Peer Review by rainydayz (United States)

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Martha My Dear

By: avoiding the big bang


After quitting piano at age eleven, I was determined never to return to it.  My experience of playing had consisted of tears, procrastination, brief pleasures, stormings-off, unnecessarily long stretches of time where I thought I was professionally excellent, more tears, and Mom telling me "That's great!" after an unspectacular performance so over-earnestly that I continued with my dreaded lessons.  I was always a bit cocky with my teacher, who had no strict upper-hand, and I found different ways to use up the mandatory forty-five minutes that dogged me every week - joking, poking the keys while she was talking, continued conversations about the portraits of fruit on the walls of her house, etc.  It's a miracle I ever managed to play anything at all, but I was at just the sort of age where I could pull something off even if I hadn't practiced it at all, and my parents continued to praise me.  At one point Mom was so convinced of my talent that I was sent to the prestigious Blair School of Music downtown, where I took lessons under the iron-faced Ms. Middleton.  Ms. Middleton did such things as use a metronome, have me call her by her last name, and lecture me to tears when I didn't practice.  Mom worshipped her.  Unable to push anyone around anymore, I promptly quit piano.
Our old piano was useless for many years, and the few times that a friend would come over and bang on the lower octaves for the hell of it, it was clear that it had grown to be earsplittingly out of tune (although perhaps the earsplitting quality was the work of the friends and not the piano).  I was happy to play in my school band and forget my harrowing experience with the piano, but after a while I did itch to fiddle with the pieces I'd learned now and again.  I ploinked out familiar songs, however out of tune, even spent five minutes or so with old sheet music trying to remaster what I had forgotten.  In the end, I had four or five solid pieces that I played whenever I was waiting for the microwave to beep, or before I left for school in the morning.  I drove my family to madness playing them over and over again.  There were still the pieces that I couldn't remember from my lessons, and the pieces I had never quite finished - among these, "Martha My Dear," in which practically every note was a chord.  It was Mom's favorite Beatles song.  She would sigh in delight every time I attempted to play the intro, which was mostly why I gave up on ever trying it.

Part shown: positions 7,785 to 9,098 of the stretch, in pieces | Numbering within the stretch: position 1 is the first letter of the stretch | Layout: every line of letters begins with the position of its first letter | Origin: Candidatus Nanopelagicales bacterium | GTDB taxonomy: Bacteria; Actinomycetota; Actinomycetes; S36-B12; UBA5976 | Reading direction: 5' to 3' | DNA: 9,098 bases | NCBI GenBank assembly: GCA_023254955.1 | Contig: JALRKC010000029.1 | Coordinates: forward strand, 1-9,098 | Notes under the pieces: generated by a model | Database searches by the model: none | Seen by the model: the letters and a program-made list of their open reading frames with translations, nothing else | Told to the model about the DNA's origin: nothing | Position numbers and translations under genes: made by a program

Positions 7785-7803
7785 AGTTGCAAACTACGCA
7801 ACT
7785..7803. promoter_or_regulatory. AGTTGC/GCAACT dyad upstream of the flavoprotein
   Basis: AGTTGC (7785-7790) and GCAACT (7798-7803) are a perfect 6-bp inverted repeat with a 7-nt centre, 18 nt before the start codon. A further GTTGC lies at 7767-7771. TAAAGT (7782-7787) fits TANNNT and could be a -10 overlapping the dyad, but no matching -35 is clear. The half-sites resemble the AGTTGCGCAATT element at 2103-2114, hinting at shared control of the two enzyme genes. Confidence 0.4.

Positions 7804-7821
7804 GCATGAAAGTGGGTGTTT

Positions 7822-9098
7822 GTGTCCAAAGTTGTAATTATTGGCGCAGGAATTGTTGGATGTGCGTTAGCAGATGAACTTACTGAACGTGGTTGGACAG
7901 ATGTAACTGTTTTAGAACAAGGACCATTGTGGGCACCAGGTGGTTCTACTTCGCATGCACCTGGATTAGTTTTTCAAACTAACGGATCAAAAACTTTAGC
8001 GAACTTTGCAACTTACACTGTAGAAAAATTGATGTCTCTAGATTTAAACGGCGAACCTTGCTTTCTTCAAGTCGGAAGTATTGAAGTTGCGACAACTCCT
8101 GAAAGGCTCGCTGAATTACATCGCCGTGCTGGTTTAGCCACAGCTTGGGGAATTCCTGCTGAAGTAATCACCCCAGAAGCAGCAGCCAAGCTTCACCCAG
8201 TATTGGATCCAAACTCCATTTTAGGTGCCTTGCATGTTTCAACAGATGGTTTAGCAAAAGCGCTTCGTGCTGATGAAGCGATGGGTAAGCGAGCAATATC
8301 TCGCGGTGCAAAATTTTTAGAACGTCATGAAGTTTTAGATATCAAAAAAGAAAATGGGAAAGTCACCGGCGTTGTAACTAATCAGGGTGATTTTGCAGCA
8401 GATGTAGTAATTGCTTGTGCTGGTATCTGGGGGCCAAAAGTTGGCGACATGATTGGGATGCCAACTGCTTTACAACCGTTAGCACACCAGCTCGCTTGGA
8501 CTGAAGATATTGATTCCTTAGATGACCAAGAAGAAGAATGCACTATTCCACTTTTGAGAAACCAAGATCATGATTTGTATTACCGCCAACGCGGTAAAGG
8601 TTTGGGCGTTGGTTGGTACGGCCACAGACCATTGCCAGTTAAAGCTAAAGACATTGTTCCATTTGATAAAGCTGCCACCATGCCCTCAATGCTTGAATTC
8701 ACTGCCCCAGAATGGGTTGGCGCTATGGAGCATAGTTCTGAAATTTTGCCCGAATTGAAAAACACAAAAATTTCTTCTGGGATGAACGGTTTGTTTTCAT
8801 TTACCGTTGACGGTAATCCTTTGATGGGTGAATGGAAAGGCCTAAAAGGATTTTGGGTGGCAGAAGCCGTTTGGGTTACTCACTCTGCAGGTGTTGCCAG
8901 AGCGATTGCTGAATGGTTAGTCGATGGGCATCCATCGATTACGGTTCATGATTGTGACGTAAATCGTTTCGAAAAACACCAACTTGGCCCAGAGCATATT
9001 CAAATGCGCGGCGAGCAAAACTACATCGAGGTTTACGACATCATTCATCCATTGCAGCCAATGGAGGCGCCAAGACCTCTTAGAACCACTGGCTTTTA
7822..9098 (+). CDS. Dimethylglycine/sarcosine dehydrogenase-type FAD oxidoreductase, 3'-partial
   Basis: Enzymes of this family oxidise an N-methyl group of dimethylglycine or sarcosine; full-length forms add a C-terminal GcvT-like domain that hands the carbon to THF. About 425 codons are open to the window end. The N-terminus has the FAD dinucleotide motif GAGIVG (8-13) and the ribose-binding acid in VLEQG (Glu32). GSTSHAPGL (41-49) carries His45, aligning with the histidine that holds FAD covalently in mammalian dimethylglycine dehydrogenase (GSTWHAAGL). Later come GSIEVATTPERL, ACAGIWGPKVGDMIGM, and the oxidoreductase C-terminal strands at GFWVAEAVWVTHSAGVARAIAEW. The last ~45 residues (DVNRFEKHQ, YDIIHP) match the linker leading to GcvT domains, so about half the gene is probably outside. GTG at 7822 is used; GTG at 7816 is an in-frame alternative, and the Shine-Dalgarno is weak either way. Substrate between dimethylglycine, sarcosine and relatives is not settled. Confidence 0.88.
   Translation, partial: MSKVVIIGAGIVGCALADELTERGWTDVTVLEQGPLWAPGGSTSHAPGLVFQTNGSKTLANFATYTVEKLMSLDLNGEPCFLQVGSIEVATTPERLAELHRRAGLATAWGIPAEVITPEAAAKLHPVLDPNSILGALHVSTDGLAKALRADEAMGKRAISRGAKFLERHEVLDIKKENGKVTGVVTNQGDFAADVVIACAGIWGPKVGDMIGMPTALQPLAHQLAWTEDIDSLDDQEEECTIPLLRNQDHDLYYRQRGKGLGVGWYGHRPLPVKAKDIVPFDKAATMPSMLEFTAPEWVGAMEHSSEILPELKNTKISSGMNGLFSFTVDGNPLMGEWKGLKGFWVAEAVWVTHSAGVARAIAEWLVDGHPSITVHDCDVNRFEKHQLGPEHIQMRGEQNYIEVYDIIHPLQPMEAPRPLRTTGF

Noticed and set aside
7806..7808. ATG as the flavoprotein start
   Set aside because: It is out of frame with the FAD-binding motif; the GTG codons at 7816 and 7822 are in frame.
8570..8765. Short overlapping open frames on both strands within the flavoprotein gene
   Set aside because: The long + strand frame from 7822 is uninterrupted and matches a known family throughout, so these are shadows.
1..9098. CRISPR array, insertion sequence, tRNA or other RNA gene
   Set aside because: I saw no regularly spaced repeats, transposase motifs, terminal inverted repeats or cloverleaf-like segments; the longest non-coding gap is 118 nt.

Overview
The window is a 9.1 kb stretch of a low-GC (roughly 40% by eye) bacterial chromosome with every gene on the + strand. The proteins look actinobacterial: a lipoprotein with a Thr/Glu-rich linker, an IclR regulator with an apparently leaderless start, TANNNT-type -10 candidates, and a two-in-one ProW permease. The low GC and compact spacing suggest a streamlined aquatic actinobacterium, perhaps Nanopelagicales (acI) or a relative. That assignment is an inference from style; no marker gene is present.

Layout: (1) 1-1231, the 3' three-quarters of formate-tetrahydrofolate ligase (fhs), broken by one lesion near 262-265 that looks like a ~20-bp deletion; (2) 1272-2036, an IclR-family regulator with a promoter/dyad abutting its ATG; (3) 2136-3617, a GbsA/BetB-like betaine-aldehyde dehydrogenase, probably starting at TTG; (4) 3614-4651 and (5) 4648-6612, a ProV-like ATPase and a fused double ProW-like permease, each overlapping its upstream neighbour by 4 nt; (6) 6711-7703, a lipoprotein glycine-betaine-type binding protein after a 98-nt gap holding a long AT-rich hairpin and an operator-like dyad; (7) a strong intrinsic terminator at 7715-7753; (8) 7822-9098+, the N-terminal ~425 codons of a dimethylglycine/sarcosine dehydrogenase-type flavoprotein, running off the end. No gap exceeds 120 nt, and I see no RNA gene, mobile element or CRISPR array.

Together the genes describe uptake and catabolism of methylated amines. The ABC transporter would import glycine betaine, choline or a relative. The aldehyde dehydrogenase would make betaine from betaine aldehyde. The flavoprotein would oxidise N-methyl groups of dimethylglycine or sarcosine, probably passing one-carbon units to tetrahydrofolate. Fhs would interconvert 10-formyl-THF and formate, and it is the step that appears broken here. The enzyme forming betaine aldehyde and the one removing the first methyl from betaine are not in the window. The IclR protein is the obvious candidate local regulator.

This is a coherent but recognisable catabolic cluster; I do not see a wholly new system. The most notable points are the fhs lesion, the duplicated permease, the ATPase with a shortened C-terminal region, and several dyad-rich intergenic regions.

And then the coronavirus drove me and the rest of my family into quarantine, and my parents and sister were positively dead with the number of times I played "Tarantella," "Alouette," and "Linus and Lucy" over and over on the badly tuned piano.  I was bored then and had no real hobby - I had even been driven to such ills as John Green novels and multiplayer Minecraft.  My mother read an article in The New York Times about how teenagers should set different kinds of goals for the summer - a competency goal, a gratitude goal, an empathy goal.  As with everything she read in ​The New York Times, she took it very seriously and followed its instructions, speaking to me about different goals I could set.  I agreed to a competency goal because I could see that I had no choice, and though I was vague about plans for a "gratitude goal" my inner incredulity was so great it was hard not to burst out laughing at the thought.
Mom suggested becoming competent in piano again, probably more for her own interest than mine, because hearing me play anything other than "Tarantella," "Alouette," and "Linus and Lucy" would be a mind-numbing relief for every member of the family.  That was fine - I wanted to play "Martha My Dear," because I had always liked that song, and if I could please Mom enough by playing it she might drop the notion of a "gratitude goal."